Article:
In January 2024, camel pastoralists from several countries met in India to exchange experiences and chart out their future work. In their workshop statement they ‘rejected the extractive model of animal production that was superimposed on many camelid-keeping countries in colonial times and is now leading to the capital-intensive industrialisation of camelid keeping, which depends on fossil fuels, chemical inputs and imported feed. At a time when greenhouse gas (GHG) emissions must be reduced to prevent further global warming, fossil-fuel-free camelid development that is solar powered, makes optimal use of local resources and is in tune with planetary boundaries is the need of the hour’.

These are wise considerations and one hopes that the people, research institutions, donors that are involved with camels and development take them to heart.

For ‘Livestock Transformation’ we need to transform Animal Science…and move away from ‘efficiency’ as sole guiding principle

The International Livestock Transformation Conference that took place at FAO Headquarters in Rome from 25-27th September provided plenty of fodder for thought. While it remained hazy which direction the transformation should take – except effecting better production, better nutrition, better environment and better lives – there were many good presentations and one could sense unease with the current thrust of livestock development, especially with respect to antimicrobial resistance and with animal welfare. There was a great presentation by Robyn Alders about the importance of smallholders and how to enhance their access to services and markets. It was also satisfying to see the prominence that was given to pastoralism. Hindou Oumaru Ibrahim of the Association of Indigenous Women and People of Tchad talked about the significance and practical applications of their traditional knowledge, while Mounir Louhaichi of ICARDA emphasized their role in sustainable land managment and that ‘it is not the cow, but the how’ that determines the environmental impact of livestock.

Then there was a noteworthy paper by IFAD’s Anne Mottet about ‘circularity’ with which I could not agree more. In her conclusions, she recommended better spatial distribution of livestock and even ‘leading animals to the resource’ which is basically an endorsement of pastoral systems that embrace both dispersal and mobility.

Circularity! This means reintegrating livestock with crop production to mimic as much as possible natural eco-systems in which herbivores cycle much of the nutrients they uptake from plants back into the soil. In practice, this entails sustaining animals on natural pastures or feeding them with crop by-products, rather than on especially grown feed requiring fossil fuels and chemical fertilizer. In such systems manure once again turns into a very valuable asset rather than the toxic burden it has become in concentrated animals feeding operations.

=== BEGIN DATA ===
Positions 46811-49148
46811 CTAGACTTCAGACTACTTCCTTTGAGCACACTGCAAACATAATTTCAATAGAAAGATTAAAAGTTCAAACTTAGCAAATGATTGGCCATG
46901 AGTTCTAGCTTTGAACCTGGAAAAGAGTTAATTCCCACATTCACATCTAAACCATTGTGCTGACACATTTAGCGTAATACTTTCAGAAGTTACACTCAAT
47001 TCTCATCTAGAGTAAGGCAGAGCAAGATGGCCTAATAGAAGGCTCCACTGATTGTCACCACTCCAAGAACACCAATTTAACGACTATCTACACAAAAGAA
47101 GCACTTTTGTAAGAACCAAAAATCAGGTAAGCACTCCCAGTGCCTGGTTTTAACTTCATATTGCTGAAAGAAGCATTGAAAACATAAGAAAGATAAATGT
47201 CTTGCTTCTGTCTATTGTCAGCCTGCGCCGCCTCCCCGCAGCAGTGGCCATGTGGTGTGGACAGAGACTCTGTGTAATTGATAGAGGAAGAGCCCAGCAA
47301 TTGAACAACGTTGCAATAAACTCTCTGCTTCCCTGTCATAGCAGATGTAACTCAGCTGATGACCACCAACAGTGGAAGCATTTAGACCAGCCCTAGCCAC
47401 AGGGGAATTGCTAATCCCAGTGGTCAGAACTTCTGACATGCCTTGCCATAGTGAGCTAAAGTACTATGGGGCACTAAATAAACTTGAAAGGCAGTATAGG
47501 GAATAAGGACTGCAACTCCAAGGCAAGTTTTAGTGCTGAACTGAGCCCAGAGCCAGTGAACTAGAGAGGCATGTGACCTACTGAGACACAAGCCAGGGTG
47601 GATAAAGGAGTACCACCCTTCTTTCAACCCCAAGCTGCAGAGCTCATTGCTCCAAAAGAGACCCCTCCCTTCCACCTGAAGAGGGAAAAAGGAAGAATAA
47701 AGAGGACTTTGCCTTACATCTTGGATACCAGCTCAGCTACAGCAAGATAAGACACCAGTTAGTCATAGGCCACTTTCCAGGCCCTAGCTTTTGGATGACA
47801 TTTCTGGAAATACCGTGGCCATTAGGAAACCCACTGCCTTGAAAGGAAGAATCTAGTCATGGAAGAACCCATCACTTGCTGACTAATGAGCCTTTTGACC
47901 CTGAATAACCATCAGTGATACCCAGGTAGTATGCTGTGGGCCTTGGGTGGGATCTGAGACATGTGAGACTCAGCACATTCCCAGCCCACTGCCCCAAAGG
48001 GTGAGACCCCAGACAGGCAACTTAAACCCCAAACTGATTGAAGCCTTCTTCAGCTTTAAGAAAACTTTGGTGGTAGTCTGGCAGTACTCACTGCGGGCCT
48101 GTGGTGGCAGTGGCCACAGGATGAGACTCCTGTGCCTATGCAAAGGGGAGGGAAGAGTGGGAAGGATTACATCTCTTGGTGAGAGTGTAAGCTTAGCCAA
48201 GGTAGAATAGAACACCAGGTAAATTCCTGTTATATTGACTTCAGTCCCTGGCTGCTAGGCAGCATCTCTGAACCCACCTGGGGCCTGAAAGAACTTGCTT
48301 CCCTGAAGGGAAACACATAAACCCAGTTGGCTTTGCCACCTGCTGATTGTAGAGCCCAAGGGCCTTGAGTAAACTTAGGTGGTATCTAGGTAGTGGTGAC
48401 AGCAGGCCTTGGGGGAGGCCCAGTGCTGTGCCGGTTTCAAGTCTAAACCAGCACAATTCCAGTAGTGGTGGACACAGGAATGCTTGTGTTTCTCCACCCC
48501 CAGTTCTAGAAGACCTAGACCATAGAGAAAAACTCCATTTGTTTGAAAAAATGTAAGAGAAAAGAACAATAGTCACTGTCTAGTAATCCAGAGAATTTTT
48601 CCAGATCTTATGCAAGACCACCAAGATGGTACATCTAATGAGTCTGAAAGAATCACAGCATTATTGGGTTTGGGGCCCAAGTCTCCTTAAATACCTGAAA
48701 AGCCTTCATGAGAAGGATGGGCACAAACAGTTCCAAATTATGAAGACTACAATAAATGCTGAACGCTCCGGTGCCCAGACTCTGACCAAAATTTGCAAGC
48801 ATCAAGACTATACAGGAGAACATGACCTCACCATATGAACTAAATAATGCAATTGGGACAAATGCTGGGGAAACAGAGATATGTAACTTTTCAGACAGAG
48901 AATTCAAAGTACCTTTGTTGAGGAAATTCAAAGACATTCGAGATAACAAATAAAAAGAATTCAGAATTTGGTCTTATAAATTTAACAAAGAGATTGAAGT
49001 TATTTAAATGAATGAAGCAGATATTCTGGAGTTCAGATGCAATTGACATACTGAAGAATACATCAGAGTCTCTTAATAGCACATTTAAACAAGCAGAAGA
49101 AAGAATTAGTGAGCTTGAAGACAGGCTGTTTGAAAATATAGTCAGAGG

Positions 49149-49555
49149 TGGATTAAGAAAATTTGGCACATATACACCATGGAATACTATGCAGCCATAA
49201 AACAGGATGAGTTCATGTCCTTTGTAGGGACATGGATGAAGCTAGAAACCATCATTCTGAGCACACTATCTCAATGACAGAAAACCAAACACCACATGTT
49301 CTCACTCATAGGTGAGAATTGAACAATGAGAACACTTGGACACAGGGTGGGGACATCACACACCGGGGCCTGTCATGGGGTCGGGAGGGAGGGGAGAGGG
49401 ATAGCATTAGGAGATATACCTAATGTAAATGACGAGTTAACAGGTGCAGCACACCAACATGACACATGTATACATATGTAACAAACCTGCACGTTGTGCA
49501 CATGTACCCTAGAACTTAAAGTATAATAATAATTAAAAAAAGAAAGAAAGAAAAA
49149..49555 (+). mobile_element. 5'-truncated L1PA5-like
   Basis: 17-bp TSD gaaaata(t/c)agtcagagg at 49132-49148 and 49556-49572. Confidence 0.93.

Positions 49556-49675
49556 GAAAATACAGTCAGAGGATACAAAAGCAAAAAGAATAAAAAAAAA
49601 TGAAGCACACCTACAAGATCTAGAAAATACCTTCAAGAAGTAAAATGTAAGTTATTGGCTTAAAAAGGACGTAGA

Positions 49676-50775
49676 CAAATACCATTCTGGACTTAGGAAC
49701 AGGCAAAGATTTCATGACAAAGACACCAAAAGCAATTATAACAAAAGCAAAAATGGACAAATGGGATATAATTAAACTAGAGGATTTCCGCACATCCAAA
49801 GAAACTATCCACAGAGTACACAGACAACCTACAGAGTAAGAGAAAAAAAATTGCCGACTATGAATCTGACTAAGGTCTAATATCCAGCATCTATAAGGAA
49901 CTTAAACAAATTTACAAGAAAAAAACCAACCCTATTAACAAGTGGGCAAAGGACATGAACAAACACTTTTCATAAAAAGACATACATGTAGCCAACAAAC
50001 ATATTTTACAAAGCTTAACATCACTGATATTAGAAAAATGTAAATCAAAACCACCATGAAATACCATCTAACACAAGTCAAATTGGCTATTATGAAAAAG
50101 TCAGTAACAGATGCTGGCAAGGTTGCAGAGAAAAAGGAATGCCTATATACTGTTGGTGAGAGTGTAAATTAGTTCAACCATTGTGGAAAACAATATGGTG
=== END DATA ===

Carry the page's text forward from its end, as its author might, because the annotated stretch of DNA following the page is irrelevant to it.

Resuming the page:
We must adopt circularity as one of the guiding principles for the design of sustainable livestock systems! It needs to replace the mantra of ‘efficiency’ which merely focuses on product output versus feed input, and ignores the fact that nutrients must be recycled by all means in order to avoid their depletion in the feed producing parts of the world and their toxic accummulation in the feed receiving countries. Arguably, the blinkered focus on efficiency is at the root of the current crisis of Dutch farming. While the Netherlands may have developed (one of) the most ‘efficient’ dairy farm systems in the world, this has also led to the unacceptable levels of nitrogen pollution in soil and water that have caused the current political crisis. They are a result of importing most feed from afar, as the Dutch Minister for Nature and Nitrogen Policy, Christianne van der Wal-Zeggelink pointed out.

In this context of transforming the livestock sector, a statement by 17 Civil Society organizations at the occasion of the upcoming International Year of Camelids 2024 is noteworthy. Besides calling for ‘Investing in decentralized infrastructure, such as networks of mini-diaries and local processing facilities1 to link camelid herders in remote areas to value chains, while also respecting and supporting our traditional ways of processing,for an alternative vision for the future of livestock, it also advocates for ‘Carving out an alternative, cruelty-free development trajectory for camelid herding that conforms to the worldview of traditional camelid communities and avoids industrialization‘.

Side-event on the International Year of Camelids